Charter Communications produced better second-quarter customer results than expected, in large part because it changed a key accounting methodology.
Customers acquired during the cable operator’s purchase of Bright House Networks are no longer taken off the books when they put their accounts in seasonal hibernation.
“Seasonal customers at Bright House now remain reported as customers throughout the year. That reduced the negative net additions impact we would have seen in the second quarter from customers activating a seasonal plan at Bright House,” explained Charter CFO Christopher Winfrey during last week’s second-quarter earnings call.
Winfrey said the reason for the change was to bring Bright House accounting in line with Legacy Charter practices.
The change made a big difference for Charter, which reported only 90,000 lost pay-TV subscribers for the second quarter, far fewer than the 140,000 to 158,000 predicted by analysts.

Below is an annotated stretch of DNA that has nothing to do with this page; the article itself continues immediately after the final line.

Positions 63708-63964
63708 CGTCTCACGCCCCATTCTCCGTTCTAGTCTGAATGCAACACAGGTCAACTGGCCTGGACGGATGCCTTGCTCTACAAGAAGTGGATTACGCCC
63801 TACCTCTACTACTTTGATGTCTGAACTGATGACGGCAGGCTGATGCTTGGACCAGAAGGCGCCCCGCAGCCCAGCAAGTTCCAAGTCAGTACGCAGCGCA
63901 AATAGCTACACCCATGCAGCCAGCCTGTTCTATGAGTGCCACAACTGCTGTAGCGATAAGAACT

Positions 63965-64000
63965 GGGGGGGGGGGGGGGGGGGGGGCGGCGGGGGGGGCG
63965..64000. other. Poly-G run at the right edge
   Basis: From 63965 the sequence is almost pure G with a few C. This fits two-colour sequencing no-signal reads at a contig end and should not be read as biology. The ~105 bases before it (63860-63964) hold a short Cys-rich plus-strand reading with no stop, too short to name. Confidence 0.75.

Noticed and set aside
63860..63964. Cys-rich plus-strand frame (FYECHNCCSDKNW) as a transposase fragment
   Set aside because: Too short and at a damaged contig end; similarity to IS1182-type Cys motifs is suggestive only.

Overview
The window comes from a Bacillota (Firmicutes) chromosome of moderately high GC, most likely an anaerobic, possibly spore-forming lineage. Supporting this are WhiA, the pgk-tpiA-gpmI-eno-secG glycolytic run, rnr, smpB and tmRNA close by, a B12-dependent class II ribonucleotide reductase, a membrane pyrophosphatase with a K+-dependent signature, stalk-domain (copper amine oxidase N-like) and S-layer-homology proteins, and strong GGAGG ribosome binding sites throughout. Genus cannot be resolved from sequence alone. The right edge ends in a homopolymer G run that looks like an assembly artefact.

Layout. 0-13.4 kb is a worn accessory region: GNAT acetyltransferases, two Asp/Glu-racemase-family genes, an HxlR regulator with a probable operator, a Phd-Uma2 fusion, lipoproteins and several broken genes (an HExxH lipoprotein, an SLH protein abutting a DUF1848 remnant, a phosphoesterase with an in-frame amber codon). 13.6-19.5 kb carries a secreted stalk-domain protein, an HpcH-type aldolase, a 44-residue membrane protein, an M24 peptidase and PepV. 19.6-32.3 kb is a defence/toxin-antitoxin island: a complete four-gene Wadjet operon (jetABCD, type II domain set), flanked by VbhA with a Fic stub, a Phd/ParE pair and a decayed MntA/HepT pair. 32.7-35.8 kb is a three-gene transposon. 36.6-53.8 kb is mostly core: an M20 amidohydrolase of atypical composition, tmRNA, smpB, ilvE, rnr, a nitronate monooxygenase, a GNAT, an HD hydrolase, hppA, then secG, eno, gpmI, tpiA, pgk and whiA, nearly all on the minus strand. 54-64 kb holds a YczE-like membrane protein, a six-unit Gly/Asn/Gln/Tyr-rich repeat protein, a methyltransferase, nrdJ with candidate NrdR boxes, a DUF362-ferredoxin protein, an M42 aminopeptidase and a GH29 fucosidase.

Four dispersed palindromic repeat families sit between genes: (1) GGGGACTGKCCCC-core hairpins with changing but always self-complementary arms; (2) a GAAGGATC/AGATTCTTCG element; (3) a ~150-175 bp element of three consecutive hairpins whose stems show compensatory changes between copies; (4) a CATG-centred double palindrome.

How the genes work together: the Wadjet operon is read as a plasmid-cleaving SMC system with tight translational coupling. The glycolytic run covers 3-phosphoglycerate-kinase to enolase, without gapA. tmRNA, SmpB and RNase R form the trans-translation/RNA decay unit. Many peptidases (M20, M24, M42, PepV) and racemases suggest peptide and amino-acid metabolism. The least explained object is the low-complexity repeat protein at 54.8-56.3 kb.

Of those lost 90,000 subs, only 12,000 were in the acquired Bright House footprint—an area that produced 72,000 lost subscribers in the second quarter of 2016.
Notably, in the fourth quarter of 2016, Charter reported the addition of 34,000 pay-TV customers in the Bright House territory. This was juxtaposed against losses of 105,000 pay-TV users in Charter's acquired Time Warner Cable footprint, as seasonal Bright House users returned to full-service status.
Bright House’s footprint extends to areas including Detroit and Bakersfield, California, but most of its customers reside surrounding the Central Florida location of its former owner, Advance Publications—a region with a heavy base of seasonal customers.
The better-than-expected Charter video numbers contributed to the notion that cord-cutting in the second quarter might not be as bad as analysts had predicted.
With the operators behind six of the top eight pay-TV platforms reporting second-quarter earnings this week, it appears cord-cutting during the period will not match the dire forecasts of some media and telecom investment analysts.
So far, with Comcast, AT&T, Charter Communications, Verizon and Altice USA reporting second-quarter earnings, the linear pay-TV sector has reported losses of 527,000 users.
Analysts had pegged the second-quarter attrition to exceed 1 million, with Wells Fargo’s Marci Ryvicker suggesting it could go as high as 1.28 million.